The number of holidaying residents opting to stay with friends and family instead of booking into a hotel grew by almost ten percent during the second quarter of this year, in comparison to the same period of 2011, much to the detriment of the national hotel industry.
Fresh figures from the National Statistics Institute (INE) show that during the first six months of 2012, in comparison to the same period of 2011, the number of Portuguese residents opting for free holiday accommodation over hotels grew by eight percent, from 66.4 in 2011 to 74.4 this year.
This was particularly true for the period from April to June this year, with 73 percent of Portuguese holidaying in Portugal opting to stay somewhere for free, a “significant growth” in comparison to the 64.6 percent registered during the same period of last year.
In total, of the 11.8 million nights spent in beds by holidaying nationals between April and June 2012, more than 8.6 million were spent in free beds in private accommodation.
According to the INE during that period residents in Portugal enjoyed 3.7 million holidays, 6.7 percent more than during the second quarter of 2011, and over the first six months of 2012 they took 7.1 million holidays, 13.4 percent more than during the first half of 2011.
“There was an essential contribution of the growth in trips to visit family or friends (up 17.8 percent) during the second quarter of the year, as ‘leisure, recreation or holidays’ trips were up by 5.8 percent”, the INE said.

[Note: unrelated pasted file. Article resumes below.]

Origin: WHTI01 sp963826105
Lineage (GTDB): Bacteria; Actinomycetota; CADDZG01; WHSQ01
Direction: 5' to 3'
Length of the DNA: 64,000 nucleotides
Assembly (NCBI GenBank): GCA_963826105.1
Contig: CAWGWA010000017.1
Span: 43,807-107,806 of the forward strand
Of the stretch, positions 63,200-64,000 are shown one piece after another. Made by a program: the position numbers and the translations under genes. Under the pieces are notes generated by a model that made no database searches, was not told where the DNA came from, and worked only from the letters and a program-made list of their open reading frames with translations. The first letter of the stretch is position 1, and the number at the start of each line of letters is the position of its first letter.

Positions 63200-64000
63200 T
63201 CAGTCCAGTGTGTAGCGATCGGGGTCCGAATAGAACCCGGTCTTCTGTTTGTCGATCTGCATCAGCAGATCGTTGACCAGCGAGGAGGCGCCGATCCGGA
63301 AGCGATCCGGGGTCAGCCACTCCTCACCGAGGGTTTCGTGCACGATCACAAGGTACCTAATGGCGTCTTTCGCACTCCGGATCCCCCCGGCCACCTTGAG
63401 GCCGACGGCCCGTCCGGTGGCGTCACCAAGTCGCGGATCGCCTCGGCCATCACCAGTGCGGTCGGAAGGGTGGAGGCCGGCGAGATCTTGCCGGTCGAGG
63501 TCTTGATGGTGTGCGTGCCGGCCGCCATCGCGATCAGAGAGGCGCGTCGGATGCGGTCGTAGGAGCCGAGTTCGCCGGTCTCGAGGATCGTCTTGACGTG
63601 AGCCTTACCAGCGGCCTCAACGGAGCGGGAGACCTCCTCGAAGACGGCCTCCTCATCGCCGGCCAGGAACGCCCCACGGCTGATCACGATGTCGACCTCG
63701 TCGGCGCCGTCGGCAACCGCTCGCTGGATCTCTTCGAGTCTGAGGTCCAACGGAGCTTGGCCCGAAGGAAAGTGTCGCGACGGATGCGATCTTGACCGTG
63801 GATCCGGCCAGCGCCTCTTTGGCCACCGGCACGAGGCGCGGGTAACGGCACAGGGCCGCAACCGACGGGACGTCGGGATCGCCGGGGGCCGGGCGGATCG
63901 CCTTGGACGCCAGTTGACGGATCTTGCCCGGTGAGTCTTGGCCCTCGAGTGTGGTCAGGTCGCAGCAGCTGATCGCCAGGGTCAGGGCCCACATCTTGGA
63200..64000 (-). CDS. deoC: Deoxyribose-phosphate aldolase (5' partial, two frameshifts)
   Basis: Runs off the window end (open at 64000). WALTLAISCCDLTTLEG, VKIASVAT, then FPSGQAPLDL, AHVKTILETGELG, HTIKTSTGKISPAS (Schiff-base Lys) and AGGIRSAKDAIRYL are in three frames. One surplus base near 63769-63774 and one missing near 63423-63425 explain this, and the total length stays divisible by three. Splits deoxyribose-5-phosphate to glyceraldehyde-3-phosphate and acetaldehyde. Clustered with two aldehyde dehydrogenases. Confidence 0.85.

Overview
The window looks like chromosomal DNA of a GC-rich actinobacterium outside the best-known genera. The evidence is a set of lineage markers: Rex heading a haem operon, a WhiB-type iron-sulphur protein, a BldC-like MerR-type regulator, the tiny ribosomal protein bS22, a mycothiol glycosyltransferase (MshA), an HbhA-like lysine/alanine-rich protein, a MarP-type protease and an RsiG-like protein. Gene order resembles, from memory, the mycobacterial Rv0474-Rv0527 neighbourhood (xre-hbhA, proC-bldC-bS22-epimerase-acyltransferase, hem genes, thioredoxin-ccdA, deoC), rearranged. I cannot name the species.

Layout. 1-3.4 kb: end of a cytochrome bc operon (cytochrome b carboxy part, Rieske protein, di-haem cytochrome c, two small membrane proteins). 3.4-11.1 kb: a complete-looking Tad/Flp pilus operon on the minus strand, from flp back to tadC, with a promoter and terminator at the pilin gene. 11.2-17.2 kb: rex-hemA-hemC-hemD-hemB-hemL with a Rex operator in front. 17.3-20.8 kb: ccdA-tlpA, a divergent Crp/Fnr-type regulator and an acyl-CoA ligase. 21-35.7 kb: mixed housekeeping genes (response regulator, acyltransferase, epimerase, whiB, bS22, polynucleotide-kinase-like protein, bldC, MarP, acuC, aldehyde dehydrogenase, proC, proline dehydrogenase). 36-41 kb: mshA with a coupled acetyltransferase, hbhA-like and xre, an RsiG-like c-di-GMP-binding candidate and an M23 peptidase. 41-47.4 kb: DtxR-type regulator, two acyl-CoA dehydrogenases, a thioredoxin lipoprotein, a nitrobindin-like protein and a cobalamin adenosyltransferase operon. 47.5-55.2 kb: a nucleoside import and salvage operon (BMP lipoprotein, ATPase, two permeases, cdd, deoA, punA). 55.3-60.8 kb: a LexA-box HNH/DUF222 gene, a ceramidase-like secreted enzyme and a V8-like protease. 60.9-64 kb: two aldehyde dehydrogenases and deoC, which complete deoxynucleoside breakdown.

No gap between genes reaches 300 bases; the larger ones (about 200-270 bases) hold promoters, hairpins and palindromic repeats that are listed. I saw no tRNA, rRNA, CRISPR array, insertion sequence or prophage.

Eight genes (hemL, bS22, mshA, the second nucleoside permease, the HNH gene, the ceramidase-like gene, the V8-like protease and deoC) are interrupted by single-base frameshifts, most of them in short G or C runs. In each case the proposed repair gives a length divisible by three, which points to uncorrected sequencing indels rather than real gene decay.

Between April and June this year, 50.2 percent of Portuguese tourists were found to be female, 32.7 percent were aged 45-64 and 68.9 percent of those travelling for ‘professional or business’ reasons were male.
June registered the greatest number of tourists, when nine percent of the population resident in Portugal made at least one trip away from its usual surroundings and spent one or more nights away.
Meanwhile, Portugal’s Tourism Board has predicted that next year’s annual tourism-generated revenue should exceed eight billion euros.
António Padeira, director of Turismo de Portugal’s (TdP) promotional department said: “We expect growth despite the difficult times we are living in”, stressing the importance of the tourism sector to the exports market.
“Two thirds of touristic movement in Portugal comes from external markets”, he said, explaining that the national tourism strategy needs to include the catchment of new audiences, new tourist products and new market sectors.
“The State Secretary for Tourism [Cecilia Meireles] will be travelling this month to India for meetings to promote Portugal, seeing as around 20 million Indians travel abroad and we need to make the most of that”, Turismo de Portugal’s second-in-command disclosed, adding: “So far this year we’ve been three times to China as well, but at the same time we are working on traditional markets because we can’t neglect anything if we want to turn things around.”
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